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Butterflies (by Peter Valentine) to articles main page |
Some plants listed are not Australian, there are invariably Australian food plants for most. One day we will know a lot more, and will be able to compile the information for readers.

Introduction |Main Families: | Skippers | Swallowtails | Whites and Yellows | Browns, Milkweeds and Nymphs | Blues | Beaks |
General Information
List of Species: | Skippers | Swallowtails | Whites and Yellows | Browns, Milkweeds and Nymphs | Blues
Nectar Food Plants
References |

Introduction: to top |

Australia contains about 400 species, 300 in Tropical Australia, 225 on Cape York. By comparison the other end of the scale is shown by Tasmania 39 spp. (too cold), and South Australia 64 spp. (too arid). Butterflies like it moist and warm.

The total number of butterfly species so far recorded from within Townsville City is 138 (1995), divided between all families. If Bluewater/Paluma rainforest areas are included also, then another 40-50 or so species could be added. The greater Townsville region will probably contain more than 200 species. Some of these species are unlikely to occur in urban gardens, and the following table shows the breakup of species by family and locations.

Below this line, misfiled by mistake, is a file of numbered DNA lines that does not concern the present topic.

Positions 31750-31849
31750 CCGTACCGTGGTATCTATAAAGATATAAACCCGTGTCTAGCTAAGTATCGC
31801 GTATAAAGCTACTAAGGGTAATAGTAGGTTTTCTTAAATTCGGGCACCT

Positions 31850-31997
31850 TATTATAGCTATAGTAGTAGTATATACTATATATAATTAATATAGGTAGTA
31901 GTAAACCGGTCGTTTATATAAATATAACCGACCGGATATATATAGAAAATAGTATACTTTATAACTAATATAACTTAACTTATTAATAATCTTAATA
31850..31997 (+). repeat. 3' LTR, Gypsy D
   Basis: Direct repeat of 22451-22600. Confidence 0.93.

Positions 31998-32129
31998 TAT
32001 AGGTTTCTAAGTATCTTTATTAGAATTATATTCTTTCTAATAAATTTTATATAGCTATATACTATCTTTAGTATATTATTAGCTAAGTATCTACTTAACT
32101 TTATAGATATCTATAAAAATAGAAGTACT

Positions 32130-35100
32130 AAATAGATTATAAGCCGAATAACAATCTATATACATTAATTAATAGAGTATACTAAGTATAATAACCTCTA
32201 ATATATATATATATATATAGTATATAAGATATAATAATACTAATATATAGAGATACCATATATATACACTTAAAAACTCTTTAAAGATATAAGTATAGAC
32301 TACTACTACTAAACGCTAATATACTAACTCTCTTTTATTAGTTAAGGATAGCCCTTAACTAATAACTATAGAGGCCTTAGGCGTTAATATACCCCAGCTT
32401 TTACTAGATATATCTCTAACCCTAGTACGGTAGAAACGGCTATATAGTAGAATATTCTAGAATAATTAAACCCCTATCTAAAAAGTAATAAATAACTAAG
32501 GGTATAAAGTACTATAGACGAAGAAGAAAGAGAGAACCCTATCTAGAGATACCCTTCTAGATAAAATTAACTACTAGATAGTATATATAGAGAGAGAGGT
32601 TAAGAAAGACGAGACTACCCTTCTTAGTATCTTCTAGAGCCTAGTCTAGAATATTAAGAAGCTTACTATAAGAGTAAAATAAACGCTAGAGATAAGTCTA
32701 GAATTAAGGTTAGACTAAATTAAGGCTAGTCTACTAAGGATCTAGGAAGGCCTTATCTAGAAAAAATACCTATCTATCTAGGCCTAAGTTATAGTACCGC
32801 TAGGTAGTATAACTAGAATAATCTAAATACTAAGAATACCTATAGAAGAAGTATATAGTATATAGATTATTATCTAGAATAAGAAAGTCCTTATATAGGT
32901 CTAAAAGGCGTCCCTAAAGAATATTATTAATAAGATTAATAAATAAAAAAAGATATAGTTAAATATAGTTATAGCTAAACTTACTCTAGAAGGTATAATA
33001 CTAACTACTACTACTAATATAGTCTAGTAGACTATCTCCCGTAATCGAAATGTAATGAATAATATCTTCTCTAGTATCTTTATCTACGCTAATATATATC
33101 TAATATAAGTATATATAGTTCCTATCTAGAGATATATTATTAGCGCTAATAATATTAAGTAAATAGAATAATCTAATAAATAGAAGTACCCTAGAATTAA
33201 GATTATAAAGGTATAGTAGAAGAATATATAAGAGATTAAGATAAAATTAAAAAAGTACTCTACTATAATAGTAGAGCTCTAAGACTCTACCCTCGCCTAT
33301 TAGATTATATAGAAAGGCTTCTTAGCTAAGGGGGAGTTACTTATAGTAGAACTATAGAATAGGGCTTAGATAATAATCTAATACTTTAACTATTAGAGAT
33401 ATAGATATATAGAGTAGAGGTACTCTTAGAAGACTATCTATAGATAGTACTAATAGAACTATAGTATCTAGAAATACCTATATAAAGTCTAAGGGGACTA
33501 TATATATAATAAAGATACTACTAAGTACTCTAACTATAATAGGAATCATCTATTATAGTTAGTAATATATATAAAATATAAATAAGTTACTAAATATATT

The "other urban" category includes parks and gardens, uncleared bushland and the James Cook University Campus, but does not include the two species known in Townsville from only Magnetic Island.

Generally there are probably no more species here because of the urbanisation process. Some will have been lost, others added because of this process.

The main families are: to top |

Hesperiidae: These are the Skippers, fast flying usually dull coloured and more moth like. They may only live for 2 weeks in the adult stage. Gardeners will at least recognise Palmdarts Cephrenes spp. which feed on many varieties of native and introduced palms. A patch of soft grass will usually support a small colony of Grassdarts Taractrocera spp.